A few months after the coup, government officials sat down with community media representatives to develop plans for strengthening the community media sector. At that time, many community broadcasters still lacked permits to operate, so legalization was a top priority. At least 14 community media outlets have been legalized since the coup, bringing the total legal community television and radio broadcasters to 30—around 25% are television stations and the rest radio stations. The vast majority of community broadcasters, however, still lack permits.

The Chávez government has also nurtured this burgeoning sector by sponsoring two conferences on community media, where community media representatives from across Latin America came to exchange ideas and experiences. At the last conference, held October 2003 in Caracas, President Chávez announced that the Venezuelan government was planning to fund a community media news agency, which would network community media via satellite. In his speech, Chávez proposed that this news agency could help create a national “neighborhood news broadcast” that would allow community broadcasters to exchange news items from different parts of the country.

Over the past year, community media have proliferated with the help of the central government. The state’s role has incited criticism from opposition leaders and their corporate media allies, who have made unsubstantiated claims that the Chávez government is directly financing community media outlets. But the government merely provides logistical help, ranging from training to advice on how to apply for broadcast permits. Venezuelan community media now find themselves in a difficult position. On the one hand, the corporate media condemn them for supposedly operating illegally and for allegedly receiving illegal funding from the government, yet, on the other, the government is very slow in providing them with permits as they scrape by to keep their stations operating.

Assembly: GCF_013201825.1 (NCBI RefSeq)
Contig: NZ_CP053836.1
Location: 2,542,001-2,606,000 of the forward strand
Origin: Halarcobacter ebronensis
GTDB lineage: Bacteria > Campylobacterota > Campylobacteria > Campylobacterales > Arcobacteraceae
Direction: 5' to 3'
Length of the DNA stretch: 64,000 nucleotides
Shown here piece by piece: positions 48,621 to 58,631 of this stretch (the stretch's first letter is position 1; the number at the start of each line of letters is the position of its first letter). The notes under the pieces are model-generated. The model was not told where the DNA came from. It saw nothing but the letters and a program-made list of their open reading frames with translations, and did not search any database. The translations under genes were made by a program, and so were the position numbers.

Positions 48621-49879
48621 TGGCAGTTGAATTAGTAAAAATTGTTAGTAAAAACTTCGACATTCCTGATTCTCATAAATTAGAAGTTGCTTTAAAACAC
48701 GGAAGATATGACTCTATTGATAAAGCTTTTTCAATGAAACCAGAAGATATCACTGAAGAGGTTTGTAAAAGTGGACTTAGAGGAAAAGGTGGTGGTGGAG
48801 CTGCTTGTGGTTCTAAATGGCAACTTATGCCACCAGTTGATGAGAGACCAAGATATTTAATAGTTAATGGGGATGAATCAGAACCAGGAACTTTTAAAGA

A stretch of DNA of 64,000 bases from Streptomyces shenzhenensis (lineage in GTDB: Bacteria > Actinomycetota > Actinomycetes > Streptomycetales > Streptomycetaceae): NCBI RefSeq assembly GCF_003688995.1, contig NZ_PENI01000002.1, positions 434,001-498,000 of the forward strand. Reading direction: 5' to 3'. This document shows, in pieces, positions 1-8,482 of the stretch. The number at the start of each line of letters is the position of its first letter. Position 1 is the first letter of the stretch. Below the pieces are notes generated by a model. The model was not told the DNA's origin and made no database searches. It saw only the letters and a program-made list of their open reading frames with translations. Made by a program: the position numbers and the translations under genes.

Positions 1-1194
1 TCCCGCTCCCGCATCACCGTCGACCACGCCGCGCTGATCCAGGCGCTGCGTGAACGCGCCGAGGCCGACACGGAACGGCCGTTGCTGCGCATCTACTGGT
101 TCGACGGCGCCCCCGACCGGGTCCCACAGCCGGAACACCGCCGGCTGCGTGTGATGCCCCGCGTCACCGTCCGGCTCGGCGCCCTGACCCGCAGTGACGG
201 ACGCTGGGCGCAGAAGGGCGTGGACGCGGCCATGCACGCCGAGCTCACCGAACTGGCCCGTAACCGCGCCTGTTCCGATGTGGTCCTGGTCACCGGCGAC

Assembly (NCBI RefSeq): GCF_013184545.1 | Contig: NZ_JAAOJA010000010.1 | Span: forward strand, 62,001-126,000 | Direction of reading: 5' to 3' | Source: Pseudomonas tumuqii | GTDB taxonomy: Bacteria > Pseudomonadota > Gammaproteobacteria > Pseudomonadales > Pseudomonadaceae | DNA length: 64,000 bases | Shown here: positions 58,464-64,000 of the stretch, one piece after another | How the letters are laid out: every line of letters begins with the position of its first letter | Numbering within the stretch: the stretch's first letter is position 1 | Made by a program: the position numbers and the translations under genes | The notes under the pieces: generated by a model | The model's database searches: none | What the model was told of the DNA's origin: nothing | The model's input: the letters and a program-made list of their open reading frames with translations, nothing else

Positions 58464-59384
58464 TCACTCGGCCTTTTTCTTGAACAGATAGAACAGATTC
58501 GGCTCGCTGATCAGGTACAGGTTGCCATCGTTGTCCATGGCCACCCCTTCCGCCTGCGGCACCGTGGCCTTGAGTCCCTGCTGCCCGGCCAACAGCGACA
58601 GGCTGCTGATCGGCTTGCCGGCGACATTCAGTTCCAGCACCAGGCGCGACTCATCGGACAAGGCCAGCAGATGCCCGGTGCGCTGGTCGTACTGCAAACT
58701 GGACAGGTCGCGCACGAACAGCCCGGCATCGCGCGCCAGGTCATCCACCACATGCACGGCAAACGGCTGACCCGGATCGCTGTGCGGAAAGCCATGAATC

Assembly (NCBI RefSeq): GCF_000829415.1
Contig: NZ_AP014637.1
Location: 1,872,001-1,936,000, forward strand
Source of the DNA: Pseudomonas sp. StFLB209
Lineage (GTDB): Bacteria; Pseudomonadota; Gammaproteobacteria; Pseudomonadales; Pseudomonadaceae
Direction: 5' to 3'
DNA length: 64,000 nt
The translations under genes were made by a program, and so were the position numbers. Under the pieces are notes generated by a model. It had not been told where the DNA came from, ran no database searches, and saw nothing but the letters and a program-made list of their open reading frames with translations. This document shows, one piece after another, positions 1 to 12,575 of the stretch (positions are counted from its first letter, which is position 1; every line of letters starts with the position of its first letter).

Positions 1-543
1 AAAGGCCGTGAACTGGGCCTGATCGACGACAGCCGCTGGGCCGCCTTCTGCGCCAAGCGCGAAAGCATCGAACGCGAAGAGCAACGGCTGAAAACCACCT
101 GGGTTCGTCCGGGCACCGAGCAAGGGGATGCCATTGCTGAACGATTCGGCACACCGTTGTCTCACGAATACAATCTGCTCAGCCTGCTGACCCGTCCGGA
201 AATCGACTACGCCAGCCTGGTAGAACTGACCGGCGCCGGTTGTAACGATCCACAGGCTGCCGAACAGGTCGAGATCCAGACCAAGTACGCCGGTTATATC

In cases where the local government is in the hands of the opposition, community media are often targets of repression. The illegal closure of Catia TVe last July by the mayor of Greater Caracas, Alfredo Peña, who belongs to the opposition, is a prominent and recent example of this repression. Since the station does not broadcast continuously, officials of the mayor’s office were able to enter the station’s premises, which were located on the top floor of a public hospital, while it was off the air. The initial argument for closing the station was that the premises were not being used, and the equipment was being removed in order to safeguard it against theft. Once it became clear that the closure had no legal basis, it was reopened a few weeks later. Because the closure contradicted the opposition’s claims that President Chávez is the party responsible for suppressing free speech in Venezuela, the corporate media completely ignored the incident.

The primary role of Venezuela’s community media has been to provide news coverage that reflects the community. This is expressed in Catia TVe’s name, which means “Catia sees you,” signifying that members of the community make their own TV and see themselves and their community reflected in their programs. In contrast, the opposition media, insofar as they represent the interests of large private companies, are completely removed from poor communities and stand for a diametrically opposite set of interests. Therefore, in a possible upcoming recall referendum, community media will undoubtedly defend “el proceso,” as the process of change led by President Chávez has come to be known.

Gregory Wilpert is a freelance journalist and sociologist living in Caracas, Venezuela. He is also co-director of the Web site,, which provides independent news and analysis on Venezuela.

1. This was especially true in Caracas, where Radio Alternativa Caracas, Radio Catia Libre, Catia TVe and Radio Perola were raided. Several leaders of the alternative media including Nicolás Rivera and Leopoldo Mansalve were arrested without a warrant.
2. “Organic” meaning that it is a law required by and derived from the constitution. For a report on the conference, see:

Tags: Venezuela, media, community media, Hugo Chavez,